Future Foundations

Vision for the future

Described by Nikolaus Pevsner in his 'Buildings of England' as 'uncommonly beautiful', Grade I listed, St. Cuthbert's has largely retained its original medieval style. The church's size, position and history make it a natural focus for civic occasions. The magnificent architecture and superb acoustic have attracted music groups as diverse as the Royal Northern Sinfonia, internationally renowned pianist Benjamin Grosvenor and the Darlington Jazz Festival. However, the current physical constraints of the layout, caused by the fixed furnishings, limit the number and variety of such events.

With the financial support of the Heritage Lottery Fund, St. Cuthbert's has worked alongside key churches in the combined dioceses of Durham and Newcastle to formulate plans to bring about a renewed church that will cherish the history and architecture, whilst remaining a key part of the life of the town both spiritually and socially. Additional funding from the National Churches Trust and the Friends of St. Cuthbert's has enabled us to work with a team of experts including our architect, researchers, heritage consultants and an archaeologist to formulate proposals which have gathered broad approval from the various statutory bodies and Darlington Borough Council.

Plans are now being drawn up to make our church building more accessible, warmer and more of a flexible space. Features such as external ramps will allow entry regardless of disability; under-floor heating will bring much more even warmth; toilet and hospitality facilities will make the building more attractive to worshippers, visitors and those wishing to stage events. We hope to become a place that reflects the life of Darlington: both its past as the oldest building in the town centre and its future as a spiritual and cultural hub at the centre of a thriving town.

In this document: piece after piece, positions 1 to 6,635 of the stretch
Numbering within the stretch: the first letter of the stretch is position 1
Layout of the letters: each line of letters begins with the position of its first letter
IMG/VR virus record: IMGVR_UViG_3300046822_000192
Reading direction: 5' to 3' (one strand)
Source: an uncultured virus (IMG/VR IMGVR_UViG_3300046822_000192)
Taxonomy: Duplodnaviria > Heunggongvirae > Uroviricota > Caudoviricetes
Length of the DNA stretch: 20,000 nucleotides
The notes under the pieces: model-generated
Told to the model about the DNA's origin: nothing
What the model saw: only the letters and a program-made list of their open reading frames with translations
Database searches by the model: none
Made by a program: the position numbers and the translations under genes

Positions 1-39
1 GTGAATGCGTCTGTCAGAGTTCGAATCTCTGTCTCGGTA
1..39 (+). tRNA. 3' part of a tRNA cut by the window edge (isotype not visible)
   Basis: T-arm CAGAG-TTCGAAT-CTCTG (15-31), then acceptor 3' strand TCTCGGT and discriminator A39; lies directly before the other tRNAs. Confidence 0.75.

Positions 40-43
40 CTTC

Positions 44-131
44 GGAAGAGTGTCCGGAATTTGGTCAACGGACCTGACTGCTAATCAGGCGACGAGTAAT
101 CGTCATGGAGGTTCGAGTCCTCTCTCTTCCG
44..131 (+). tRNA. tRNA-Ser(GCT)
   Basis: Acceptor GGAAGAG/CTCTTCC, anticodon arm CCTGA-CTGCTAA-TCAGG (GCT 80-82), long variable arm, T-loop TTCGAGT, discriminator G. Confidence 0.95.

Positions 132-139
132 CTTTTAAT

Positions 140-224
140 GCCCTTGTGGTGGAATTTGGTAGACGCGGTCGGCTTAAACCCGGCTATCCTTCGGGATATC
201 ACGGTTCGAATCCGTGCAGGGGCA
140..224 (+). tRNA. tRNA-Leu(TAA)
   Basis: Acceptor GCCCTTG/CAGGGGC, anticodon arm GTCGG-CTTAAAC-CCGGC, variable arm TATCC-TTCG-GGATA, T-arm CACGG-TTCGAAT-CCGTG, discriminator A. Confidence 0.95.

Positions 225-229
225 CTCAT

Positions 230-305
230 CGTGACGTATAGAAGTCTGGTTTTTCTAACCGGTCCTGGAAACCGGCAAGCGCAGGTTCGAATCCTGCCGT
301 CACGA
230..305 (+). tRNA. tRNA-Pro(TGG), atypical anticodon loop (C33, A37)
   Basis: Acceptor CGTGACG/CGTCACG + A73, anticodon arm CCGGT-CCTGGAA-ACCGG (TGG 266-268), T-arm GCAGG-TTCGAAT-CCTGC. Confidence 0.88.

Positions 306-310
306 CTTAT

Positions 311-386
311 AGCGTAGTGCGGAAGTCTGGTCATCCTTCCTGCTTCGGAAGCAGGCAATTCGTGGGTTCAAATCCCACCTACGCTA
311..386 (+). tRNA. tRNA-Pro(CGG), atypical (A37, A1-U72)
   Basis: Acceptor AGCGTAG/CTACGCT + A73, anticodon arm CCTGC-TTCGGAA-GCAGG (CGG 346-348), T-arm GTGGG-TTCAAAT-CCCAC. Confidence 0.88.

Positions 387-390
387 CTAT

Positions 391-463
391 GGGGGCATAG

The journey so far

Whilst all of this has been going on, we have also been able to carry out a substantial programme of restoration. Over the last five years approaching half a million pounds has been invested in preserving the building. Most of the enormous roof space is now watertight. Stonework above the vestries and South Transept stairs is now safe. The lighting has been renewed, the boilers replaced and nine of the chancel windows have been fully restored. However there is still a long way to go.

There is still work needed, the aisle roofs are in need of attention, the spire requires repointing and there are other windows that require repair. We are investigating ways in which we can renovate the organ as an enhancement to both concerts and worship. Finances are now in place for major repairs to the clock and its faces.

Journey so far